Crystalline phase composition of thin film determined by GIXRD. The crystal structure of the film was evaluated by GIXRD. A four-circle x-ray diffractometer, Philips X'Pert MRD PRO system with a horizontal, high-resolution goniometer (320 mm radius), was used in the grazing incidence geometry. Based on the strong 2Theta peaks at 25°, 37°, 48°, and 54°, the primary crystal phase of the thin film was anatase with a probable rutile secondary phase (see inset). The average anatase and rutile phase crystallite sizes, determined from the width of the (101) and (110) diffraction peaks, were and , respectively.
Assessment of surface properties of thin film by atomic force microscopy. Surface topology and roughness were determined with a Veeco Nanoscope III atomic force microscope, employing a standard silicon nitride tip in contact mode, with a scan rate of 3 Hz. (a) wide view normal to the surface demonstrating a relatively uniform array of nanocrystals ( diameter) constituting the photoactive thin film. The 2D rms roughness was 13–15 nm. (b) Surface perspective of the plan view in image A. (c) Higher resolution scan obtained near the center of the image depicted in image B, confirming the relative uniformity of the nanocrystallites. A ring-like ordering is also observed in the lower half of the image. The vertical color scale in images A–C is 400 nm black-to-white. (d) Cross-section surface profile from image A, showing a peak-to-valley height of 70 nm (red triangles) on a vertical scale of . Overall, these results demonstrate that this method of crystal deposition results in a stochastically uniform array of nanocrystallites on the surface.
Photolytic generation of oxyhemoglobin formation in whole blood. These results demonstrate rapid generation of DO sufficient to provide complete oxygenation of hemoglobin in a single pass. (a) Linear relationship between (percent hemoglobin saturation with oxygen) and the log of the anodic compartment residence time, indicating the nature of the DO diffusion process from the photocatalyst to the flowing blood volume. (b) Blood shown before and after photoactivation (all trials), demonstrating that photoactivation has no effect on .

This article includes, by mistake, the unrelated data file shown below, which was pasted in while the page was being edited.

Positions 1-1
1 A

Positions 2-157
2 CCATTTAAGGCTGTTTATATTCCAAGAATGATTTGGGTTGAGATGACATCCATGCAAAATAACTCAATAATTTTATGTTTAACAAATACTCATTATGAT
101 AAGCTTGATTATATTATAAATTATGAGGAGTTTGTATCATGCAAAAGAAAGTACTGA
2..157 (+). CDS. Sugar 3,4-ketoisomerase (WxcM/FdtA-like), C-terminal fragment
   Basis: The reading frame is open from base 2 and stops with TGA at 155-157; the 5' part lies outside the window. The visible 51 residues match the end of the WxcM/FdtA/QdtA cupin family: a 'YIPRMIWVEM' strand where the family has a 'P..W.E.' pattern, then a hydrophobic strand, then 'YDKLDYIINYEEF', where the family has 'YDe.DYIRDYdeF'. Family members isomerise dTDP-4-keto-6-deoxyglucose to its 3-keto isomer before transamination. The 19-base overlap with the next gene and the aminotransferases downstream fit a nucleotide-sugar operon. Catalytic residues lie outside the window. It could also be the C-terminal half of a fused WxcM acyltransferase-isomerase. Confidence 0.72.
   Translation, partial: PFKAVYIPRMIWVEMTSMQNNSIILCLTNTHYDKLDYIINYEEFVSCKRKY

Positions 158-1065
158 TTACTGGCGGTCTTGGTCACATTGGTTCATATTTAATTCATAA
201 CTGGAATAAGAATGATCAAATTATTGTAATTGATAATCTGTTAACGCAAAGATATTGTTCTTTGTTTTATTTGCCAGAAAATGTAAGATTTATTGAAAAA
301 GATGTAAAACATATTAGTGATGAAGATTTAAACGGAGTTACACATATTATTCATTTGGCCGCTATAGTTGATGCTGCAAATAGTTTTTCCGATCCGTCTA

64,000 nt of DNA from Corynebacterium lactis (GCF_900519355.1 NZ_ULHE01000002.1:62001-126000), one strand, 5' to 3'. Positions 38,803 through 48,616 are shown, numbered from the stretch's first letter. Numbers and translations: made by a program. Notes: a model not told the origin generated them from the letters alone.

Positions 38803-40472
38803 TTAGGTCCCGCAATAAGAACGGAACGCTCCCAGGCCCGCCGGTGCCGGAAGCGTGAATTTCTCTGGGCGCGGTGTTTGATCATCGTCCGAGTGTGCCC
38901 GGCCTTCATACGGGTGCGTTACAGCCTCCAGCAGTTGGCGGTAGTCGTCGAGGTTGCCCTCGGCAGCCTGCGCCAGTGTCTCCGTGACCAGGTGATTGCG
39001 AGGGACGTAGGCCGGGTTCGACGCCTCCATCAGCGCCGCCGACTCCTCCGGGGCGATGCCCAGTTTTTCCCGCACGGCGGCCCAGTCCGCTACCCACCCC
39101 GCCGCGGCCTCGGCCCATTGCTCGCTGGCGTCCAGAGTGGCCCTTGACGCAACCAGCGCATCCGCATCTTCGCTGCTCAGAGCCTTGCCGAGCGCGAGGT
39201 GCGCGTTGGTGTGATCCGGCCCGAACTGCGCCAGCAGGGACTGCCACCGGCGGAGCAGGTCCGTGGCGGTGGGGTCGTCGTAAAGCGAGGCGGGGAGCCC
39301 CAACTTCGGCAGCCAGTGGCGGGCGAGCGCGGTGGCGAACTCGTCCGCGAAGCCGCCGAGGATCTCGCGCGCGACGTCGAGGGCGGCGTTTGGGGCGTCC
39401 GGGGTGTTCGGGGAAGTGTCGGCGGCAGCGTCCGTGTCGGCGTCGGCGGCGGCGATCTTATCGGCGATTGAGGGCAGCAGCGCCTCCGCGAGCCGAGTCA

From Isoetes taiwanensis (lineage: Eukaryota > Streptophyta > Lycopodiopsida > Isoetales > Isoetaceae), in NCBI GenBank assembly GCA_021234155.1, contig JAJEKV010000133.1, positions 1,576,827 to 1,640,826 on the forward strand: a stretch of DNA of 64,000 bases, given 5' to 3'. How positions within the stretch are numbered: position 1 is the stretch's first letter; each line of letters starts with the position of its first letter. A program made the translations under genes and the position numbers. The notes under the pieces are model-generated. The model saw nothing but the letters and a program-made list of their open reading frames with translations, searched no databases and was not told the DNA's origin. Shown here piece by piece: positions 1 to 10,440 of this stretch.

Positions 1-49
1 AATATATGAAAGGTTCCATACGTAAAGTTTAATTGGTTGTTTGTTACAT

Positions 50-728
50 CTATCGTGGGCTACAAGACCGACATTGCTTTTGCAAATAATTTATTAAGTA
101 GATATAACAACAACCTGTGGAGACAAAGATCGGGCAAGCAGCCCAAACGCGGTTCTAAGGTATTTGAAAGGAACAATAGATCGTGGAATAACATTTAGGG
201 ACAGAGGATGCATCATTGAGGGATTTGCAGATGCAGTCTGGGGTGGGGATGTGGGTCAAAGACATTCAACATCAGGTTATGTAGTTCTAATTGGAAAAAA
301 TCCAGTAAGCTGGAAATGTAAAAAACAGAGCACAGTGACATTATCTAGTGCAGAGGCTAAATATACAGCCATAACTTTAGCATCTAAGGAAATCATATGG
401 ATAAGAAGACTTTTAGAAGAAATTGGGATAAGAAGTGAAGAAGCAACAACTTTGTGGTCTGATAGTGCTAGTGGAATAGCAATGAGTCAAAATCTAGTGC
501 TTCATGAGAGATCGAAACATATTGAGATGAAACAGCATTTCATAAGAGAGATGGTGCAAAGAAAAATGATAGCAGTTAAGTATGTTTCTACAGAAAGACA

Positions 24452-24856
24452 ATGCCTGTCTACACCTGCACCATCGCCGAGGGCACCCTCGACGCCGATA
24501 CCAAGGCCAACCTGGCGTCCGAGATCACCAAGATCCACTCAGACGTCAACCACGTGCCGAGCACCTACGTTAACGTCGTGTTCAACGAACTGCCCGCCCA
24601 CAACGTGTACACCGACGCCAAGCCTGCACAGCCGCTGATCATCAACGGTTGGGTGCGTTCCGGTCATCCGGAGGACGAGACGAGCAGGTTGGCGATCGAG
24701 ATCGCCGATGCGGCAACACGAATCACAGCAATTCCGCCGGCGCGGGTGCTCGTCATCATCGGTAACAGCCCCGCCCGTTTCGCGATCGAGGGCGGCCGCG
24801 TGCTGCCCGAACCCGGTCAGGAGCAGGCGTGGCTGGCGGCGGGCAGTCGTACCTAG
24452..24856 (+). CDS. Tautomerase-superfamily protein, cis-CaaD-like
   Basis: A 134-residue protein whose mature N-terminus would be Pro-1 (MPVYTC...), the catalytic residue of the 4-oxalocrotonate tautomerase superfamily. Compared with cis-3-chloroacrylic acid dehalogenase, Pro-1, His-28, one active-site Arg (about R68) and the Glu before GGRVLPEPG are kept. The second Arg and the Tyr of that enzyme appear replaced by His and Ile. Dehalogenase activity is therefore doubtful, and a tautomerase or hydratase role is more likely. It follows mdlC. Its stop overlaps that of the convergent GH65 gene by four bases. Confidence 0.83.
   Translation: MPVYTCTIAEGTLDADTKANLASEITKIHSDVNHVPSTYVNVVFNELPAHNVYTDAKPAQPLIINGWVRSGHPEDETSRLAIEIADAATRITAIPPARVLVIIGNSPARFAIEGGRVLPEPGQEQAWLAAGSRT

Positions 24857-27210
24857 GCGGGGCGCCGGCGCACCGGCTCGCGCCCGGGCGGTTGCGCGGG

Hemocompatibility of photolytic oxyhemoglobin formation. Hematological parameters were assessed following single pass photolytic generation of DO and formation of oxyhemoglobin. Blood smears are shown both before (a) and after (b) photolysis, demonstrating no apparent hemolysis. (c) Rate of hemolysis before and after treatment depicted as spun Hct pre- and post-treatment, showing no significant change (mean of all trials, error bars omitted). (d) Percent F-met-hemoglobin before and after photolysis for each trial, showing no significant change in any instance.
Diagram showing the mechanism underlying photocatalytic DO generation and oxyhemoglobin formation. Photocatalytic oxygen generation is based on the capacity of , thin films to convert light energy to electric current; with the resulting charge separation is used to generate oxygen from adjacent (nondiffusion) water molecules. The photochemical materials are designed to produce DO directly in an aqueous fluid (blood) which is then available to bind with hemoglobin. As shown here, UV light interacts with the metal oxide to photolytically generate DO (and oxyhemoglobin, ), hydrogen and free electrons. In the proposed device, hydrogen ions and electrons may then migrate to the cathode to facilitate chemical reduction of circulating carbon dioxide.
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